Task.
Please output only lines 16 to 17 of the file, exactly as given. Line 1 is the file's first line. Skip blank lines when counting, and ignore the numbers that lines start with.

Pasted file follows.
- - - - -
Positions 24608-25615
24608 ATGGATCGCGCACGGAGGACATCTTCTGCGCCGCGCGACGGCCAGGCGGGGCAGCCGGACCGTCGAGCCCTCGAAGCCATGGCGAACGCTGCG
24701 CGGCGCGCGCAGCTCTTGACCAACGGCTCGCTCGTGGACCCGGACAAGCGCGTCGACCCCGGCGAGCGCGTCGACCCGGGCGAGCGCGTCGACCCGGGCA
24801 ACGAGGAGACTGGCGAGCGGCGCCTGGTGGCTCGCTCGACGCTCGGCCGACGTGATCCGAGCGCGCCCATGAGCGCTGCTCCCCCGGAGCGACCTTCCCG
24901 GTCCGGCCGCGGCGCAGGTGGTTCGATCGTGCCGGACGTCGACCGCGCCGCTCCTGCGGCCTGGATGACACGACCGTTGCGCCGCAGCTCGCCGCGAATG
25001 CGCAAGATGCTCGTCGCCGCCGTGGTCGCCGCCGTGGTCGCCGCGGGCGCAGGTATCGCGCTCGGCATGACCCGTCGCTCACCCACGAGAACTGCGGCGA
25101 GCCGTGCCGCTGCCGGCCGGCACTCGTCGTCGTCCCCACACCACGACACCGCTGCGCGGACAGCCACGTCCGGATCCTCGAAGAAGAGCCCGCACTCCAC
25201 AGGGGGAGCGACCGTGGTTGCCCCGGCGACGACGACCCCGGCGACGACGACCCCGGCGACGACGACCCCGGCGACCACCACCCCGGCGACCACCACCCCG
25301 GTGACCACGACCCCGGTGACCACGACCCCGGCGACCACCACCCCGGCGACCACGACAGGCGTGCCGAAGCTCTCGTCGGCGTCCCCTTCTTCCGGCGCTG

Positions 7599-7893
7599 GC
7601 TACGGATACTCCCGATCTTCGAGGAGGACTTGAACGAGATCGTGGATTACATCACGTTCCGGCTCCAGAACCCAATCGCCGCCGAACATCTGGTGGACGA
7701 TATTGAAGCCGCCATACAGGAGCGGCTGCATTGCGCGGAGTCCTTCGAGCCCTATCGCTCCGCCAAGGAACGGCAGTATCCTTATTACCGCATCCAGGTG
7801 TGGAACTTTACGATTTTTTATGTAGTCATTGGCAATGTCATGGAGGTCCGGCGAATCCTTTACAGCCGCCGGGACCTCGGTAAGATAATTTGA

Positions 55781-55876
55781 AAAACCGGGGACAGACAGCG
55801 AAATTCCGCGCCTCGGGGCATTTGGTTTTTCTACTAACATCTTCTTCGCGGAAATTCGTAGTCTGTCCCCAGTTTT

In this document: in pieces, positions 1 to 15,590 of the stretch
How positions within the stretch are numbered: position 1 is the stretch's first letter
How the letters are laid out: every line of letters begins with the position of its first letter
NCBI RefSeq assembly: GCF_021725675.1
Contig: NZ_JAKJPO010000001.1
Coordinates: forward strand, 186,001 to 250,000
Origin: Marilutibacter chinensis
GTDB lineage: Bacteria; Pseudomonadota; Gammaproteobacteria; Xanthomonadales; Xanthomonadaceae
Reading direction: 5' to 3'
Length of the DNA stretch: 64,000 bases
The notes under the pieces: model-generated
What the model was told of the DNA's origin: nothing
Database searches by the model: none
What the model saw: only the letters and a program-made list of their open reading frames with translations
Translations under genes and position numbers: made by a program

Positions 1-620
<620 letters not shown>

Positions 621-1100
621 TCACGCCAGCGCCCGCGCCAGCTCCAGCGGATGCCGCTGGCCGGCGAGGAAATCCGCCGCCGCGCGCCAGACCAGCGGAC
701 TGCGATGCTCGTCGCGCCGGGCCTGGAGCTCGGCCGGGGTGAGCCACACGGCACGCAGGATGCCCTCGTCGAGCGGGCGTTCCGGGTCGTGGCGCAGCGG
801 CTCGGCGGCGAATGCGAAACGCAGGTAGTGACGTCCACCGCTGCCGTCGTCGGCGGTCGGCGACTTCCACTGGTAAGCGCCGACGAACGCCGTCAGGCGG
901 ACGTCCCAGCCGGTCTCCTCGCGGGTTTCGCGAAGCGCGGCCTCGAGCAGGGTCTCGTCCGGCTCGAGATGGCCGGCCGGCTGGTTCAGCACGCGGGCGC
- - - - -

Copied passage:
55781 AAAACCGGGGACAGACAGCG
55801 AAATTCCGCGCCTCGGGGCATTTGGTTTTTCTACTAACATCTTCTTCGCGGAAATTCGTAGTCTGTCCCCAGTTTT